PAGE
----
Waterborne Diseases

Drinking Water

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Drinking water comes from a variety of sources including public water systems, private wells, or bottled water. The United States Environmental Protection Agency (EPA) ensures that public water supplies meet regulations set forth by EPA and is treated to ensure quality water for over 286 million Americans. EPA regulations are not enforced on privately owned wells or any other individual water system, so it is the responsibility of the owners of private wells to ensure that their water is free of contaminants.

Water Sources

The public supply of water in Arizona comes from two sources, surface water and ground water. Well-populated metropolitan areas tend to rely on surface water supplies, whereas small, rural areas tend to rely on ground water for their water needs. Public water systems treat drinking water before it enters the home.

  • Surface Water
    Surface water is water that collects in a stream, river, lake, or reservoir. According to EPA, 68% of public water system users receive their water from a surface water source, such as a lake. Surface water requires more treatment as there is a higher chance of it being contaminated.
  • Ground Water
    Ground water is any water located below the ground surface in spaces in the rock. Ground water is used more often as a source by public water suppliers, but supplies water to less people because most areas with large populations receive their water from lakes or rivers. EPA also estimates that approximately 15% of the U.S. population relies on private ground water wells.

For more information regarding the source of water, please refer to CDC's Water Sources page.

Water Treatment

Drinking water supplies in the United States are among the safest in the world; however, they can become contaminated, causing waterborne diseases.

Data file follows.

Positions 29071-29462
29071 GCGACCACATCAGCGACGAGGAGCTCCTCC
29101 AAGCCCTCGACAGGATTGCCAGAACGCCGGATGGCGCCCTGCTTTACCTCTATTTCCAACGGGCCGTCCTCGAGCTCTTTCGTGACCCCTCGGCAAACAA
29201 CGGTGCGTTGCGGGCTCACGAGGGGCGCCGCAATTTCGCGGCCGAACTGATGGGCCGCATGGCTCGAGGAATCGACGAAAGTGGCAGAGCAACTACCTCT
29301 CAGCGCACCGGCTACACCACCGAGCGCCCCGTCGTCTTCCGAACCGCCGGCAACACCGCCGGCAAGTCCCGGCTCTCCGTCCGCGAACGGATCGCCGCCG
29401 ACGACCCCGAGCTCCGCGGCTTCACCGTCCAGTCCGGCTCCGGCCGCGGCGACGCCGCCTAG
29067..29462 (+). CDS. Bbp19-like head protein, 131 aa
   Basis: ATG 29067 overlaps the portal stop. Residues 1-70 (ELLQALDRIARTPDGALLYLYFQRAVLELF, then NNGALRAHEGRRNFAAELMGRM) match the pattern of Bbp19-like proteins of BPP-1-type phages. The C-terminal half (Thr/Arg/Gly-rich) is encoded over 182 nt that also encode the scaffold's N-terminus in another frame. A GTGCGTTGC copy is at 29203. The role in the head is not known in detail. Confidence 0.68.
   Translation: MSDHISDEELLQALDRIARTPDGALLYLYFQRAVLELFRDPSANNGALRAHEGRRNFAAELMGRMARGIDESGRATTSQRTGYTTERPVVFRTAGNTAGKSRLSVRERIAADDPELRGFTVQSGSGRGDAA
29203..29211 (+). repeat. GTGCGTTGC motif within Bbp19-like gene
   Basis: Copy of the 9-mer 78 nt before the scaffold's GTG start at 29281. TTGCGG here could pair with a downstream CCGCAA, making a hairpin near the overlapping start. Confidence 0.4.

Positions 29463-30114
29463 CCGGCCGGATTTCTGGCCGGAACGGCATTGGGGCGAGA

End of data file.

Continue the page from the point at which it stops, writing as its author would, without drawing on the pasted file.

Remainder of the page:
Drinking water sources are subject to treatment in order to remove contaminants. Public drinking water systems use various methods of treatment to provide safe drinking water for their communities. Water may be treated differently depending on the quality of the water that enters a treatment plant. Surface water generally requires more treatment and filtration than ground water does.

To learn more about the different treatments for drinking water, see the National Drinking Water Clearinghouse's Fact Sheet Series on Drinking Water Treatments.

To learn more about the treatment of water, please refer to CDC's Water Treatment page.


Regulations are set in place by the EPA to ensure the quality of America's drinking water. The Safe Drinking Water Act (SDWA) gives EPA with the authority to set the standards for drinking water quality and oversee states, localities, and water suppliers who implement those standards. Through the SDWA, all public water systems in the United States need to follow the standards and regulations set by the EPA.

To learn more about regulations in place to protect your drinking water supply, please refer to the CDC's Water Regulation page.